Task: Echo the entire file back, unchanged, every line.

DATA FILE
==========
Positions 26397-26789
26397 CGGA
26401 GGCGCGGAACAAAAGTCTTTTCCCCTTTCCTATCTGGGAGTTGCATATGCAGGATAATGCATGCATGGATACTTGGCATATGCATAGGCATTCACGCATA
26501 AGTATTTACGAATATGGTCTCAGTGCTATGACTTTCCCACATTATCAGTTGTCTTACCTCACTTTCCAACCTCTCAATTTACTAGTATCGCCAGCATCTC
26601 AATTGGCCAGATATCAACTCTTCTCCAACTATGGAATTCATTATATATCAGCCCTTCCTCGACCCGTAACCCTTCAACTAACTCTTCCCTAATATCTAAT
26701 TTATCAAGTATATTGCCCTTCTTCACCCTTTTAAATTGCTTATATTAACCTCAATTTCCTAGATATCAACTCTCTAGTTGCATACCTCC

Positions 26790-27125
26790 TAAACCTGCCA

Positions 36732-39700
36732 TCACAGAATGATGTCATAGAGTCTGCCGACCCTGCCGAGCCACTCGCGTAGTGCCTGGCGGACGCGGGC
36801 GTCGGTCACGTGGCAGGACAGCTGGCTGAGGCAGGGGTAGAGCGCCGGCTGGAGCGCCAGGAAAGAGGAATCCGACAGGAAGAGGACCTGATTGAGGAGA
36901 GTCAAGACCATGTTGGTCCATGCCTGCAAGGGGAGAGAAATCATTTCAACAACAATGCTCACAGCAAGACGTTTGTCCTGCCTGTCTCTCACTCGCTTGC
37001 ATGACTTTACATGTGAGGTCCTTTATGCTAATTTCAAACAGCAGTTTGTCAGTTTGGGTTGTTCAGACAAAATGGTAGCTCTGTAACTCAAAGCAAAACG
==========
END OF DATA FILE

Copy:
Positions 26397-26789
26397 CGGA
26401 GGCGCGGAACAAAAGTCTTTTCCCCTTTCCTATCTGGGAGTTGCATATGCAGGATAATGCATGCATGGATACTTGGCATATGCATAGGCATTCACGCATA
26501 AGTATTTACGAATATGGTCTCAGTGCTATGACTTTCCCACATTATCAGTTGTCTTACCTCACTTTCCAACCTCTCAATTTACTAGTATCGCCAGCATCTC
26601 AATTGGCCAGATATCAACTCTTCTCCAACTATGGAATTCATTATATATCAGCCCTTCCTCGACCCGTAACCCTTCAACTAACTCTTCCCTAATATCTAAT
26701 TTATCAAGTATATTGCCCTTCTTCACCCTTTTAAATTGCTTATATTAACCTCAATTTCCTAGATATCAACTCTCTAGTTGCATACCTCC

Positions 26790-27125
26790 TAAACCTGCCA

Positions 36732-39700
36732 TCACAGAATGATGTCATAGAGTCTGCCGACCCTGCCGAGCCACTCGCGTAGTGCCTGGCGGACGCGGGC
36801 GTCGGTCACGTGGCAGGACAGCTGGCTGAGGCAGGGGTAGAGCGCCGGCTGGAGCGCCAGGAAAGAGGAATCCGACAGGAAGAGGACCTGATTGAGGAGA
36901 GTCAAGACCATGTTGGTCCATGCCTGCAAGGGGAGAGAAATCATTTCAACAACAATGCTCACAGCAAGACGTTTGTCCTGCCTGTCTCTCACTCGCTTGC
37001 ATGACTTTACATGTGAGGTCCTTTATGCTAATTTCAAACAGCAGTTTGTCAGTTTGGGTTGTTCAGACAAAATGGTAGCTCTGTAACTCAAAGCAAAACG